On The Use of Sources, Citations, and Links

As educators, we spend a great deal of time trying to teach students how to research, how to use sources, and, perhaps most importantly of all, how to tell a good source from a bad one. I know how to help students do this in person, where we can work with lots of practical examples; I used to think it was possible to actively teach source evaluation online. I’ve created guides and handouts on source evaluation, as well as linked to other guides, like this one on “Evaluating Web Pages: Techniques to Apply & Questions to Ask” from UC Berkeley.

Of late, I’ve grown less sure that it’s possible to teach resource evaluation remotely, and more sure that it’s a skill that many people desperately need.

I’ve spent the last year working as a paid blogger. I’m writing about a variety of subjects in which I have some expertise, and I’m blogging much as I do on my own sites. I strive for accuracy and specificity, I provide citations, and I link to solid sources.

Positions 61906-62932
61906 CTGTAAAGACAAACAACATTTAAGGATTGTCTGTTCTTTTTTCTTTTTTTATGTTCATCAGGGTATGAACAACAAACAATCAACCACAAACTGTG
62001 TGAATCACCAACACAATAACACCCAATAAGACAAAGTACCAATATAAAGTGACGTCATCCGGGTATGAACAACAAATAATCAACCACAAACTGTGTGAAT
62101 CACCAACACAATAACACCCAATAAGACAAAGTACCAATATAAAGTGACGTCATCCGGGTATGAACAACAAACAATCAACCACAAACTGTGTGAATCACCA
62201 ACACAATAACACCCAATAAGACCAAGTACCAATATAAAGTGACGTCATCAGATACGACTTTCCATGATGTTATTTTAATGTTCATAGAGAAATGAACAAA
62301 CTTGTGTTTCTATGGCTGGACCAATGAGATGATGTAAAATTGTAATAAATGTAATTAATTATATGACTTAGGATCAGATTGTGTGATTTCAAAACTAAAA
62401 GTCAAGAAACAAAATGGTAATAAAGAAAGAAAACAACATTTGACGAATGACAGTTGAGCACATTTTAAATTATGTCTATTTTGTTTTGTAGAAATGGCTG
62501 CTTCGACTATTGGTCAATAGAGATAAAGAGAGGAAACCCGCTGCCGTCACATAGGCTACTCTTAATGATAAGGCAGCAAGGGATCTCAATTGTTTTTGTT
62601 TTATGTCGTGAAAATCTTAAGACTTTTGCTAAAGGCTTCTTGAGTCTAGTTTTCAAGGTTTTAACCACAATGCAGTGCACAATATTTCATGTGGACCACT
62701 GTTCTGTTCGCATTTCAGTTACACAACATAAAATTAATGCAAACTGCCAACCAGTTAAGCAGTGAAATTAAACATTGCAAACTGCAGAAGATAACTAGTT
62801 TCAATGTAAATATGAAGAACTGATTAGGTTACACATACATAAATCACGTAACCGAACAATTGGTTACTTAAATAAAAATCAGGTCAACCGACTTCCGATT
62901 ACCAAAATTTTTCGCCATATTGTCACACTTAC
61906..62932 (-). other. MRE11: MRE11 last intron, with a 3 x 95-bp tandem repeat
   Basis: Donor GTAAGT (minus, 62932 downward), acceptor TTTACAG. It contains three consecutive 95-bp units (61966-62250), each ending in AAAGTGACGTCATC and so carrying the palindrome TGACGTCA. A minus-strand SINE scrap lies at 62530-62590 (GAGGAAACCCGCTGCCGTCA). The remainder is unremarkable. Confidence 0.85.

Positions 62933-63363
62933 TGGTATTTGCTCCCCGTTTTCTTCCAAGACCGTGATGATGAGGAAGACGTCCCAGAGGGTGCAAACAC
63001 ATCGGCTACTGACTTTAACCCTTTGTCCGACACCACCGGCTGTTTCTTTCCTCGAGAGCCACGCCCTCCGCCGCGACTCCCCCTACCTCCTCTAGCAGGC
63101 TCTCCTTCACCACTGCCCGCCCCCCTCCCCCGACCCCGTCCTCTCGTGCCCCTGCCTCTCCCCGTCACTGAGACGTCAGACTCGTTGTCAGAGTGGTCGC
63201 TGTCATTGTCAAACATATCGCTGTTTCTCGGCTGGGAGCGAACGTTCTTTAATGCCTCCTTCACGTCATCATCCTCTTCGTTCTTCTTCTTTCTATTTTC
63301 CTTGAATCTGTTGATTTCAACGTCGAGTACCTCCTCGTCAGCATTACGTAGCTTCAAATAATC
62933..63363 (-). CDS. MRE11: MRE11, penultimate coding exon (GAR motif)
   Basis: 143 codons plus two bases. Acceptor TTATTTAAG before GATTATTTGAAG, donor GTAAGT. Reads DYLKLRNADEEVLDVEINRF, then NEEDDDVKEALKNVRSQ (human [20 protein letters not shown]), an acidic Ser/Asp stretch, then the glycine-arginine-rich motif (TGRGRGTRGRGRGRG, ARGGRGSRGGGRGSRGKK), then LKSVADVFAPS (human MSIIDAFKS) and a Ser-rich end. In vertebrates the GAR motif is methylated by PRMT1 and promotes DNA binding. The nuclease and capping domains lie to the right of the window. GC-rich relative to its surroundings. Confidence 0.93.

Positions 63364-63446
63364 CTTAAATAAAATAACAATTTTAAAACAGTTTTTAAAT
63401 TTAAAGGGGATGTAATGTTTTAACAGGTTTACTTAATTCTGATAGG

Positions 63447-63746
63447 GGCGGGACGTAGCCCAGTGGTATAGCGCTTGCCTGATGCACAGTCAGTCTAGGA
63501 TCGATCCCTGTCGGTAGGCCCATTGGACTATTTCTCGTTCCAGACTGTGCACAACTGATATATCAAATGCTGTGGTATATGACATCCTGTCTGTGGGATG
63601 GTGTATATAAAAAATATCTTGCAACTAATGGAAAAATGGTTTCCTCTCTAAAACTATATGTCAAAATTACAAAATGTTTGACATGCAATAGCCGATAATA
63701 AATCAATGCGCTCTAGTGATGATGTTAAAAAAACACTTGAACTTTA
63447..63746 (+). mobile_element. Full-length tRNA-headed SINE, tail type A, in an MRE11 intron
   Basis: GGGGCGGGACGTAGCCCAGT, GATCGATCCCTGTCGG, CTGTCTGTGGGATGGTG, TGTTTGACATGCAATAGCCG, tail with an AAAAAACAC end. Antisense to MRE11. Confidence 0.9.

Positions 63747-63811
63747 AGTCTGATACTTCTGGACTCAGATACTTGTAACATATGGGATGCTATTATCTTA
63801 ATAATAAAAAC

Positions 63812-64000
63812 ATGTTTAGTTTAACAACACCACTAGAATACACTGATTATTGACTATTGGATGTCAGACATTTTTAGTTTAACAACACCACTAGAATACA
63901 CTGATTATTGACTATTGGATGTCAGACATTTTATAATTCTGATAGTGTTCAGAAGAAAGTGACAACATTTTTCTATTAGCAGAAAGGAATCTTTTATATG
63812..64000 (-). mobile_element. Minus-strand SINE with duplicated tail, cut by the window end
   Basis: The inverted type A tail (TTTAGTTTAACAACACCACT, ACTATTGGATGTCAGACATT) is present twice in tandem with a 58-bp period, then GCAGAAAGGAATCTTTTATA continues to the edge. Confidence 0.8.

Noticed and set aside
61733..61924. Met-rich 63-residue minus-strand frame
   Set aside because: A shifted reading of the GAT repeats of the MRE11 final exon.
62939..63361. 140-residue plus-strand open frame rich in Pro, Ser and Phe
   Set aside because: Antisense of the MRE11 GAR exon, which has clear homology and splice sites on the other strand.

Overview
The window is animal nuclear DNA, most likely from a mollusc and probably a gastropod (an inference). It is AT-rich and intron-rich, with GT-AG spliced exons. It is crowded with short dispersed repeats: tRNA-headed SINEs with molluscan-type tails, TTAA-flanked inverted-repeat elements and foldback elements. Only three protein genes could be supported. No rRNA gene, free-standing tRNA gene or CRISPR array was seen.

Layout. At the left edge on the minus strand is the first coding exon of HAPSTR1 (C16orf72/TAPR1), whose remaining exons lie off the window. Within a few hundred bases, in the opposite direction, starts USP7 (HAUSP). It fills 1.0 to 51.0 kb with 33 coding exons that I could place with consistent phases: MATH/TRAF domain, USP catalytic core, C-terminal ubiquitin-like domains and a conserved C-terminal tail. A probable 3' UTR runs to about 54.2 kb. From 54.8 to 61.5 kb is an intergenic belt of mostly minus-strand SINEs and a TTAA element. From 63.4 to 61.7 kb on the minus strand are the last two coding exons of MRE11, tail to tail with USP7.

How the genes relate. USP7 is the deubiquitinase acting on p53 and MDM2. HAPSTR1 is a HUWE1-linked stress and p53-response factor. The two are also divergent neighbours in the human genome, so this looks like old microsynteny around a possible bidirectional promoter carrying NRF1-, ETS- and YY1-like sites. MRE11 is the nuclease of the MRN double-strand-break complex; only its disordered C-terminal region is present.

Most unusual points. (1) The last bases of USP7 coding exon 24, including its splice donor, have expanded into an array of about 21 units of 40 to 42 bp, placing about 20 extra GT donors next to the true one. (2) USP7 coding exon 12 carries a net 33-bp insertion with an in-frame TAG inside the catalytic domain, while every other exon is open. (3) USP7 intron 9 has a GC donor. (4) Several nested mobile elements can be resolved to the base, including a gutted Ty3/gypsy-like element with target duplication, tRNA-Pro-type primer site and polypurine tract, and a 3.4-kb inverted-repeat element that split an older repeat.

But my peers are much less likely to link to sources, or provide citations; and when they do link to a source, more often than not, it’s one that I’d identify as a resource to avoid. I note that most, if not all, my blogging colleagues are college educated, and many have graduate degrees. But increasingly, I’m noticing not only my colleagues’ blog posts have citation problems, but others’ blog posts and articles by professional journalists (both on line and in print), and discussion forum posts that demonstrate that the writers can’t actually tell if a resource is decent, or utter crap.

Here’s an example of a source a fellow paid blogger linked to in a post about Shelley’s Frankenstein, or The Modern Prometheus. The piece “Frankenstein: Themes, Images and Metaphor Birth, Biology and the Feminist Angle in Mary Shelley’s Frankenstein” is from a Suite 101 site; pretty much anyone who is functionally literate in English can (and does) post on Suite 101. That’s generally true of most content sites, and I’m not meaning that as a slam; I think it’s a virtue. That said, there are problems with treating all content, from all sources, as equally valid. This piece opens with this sentences: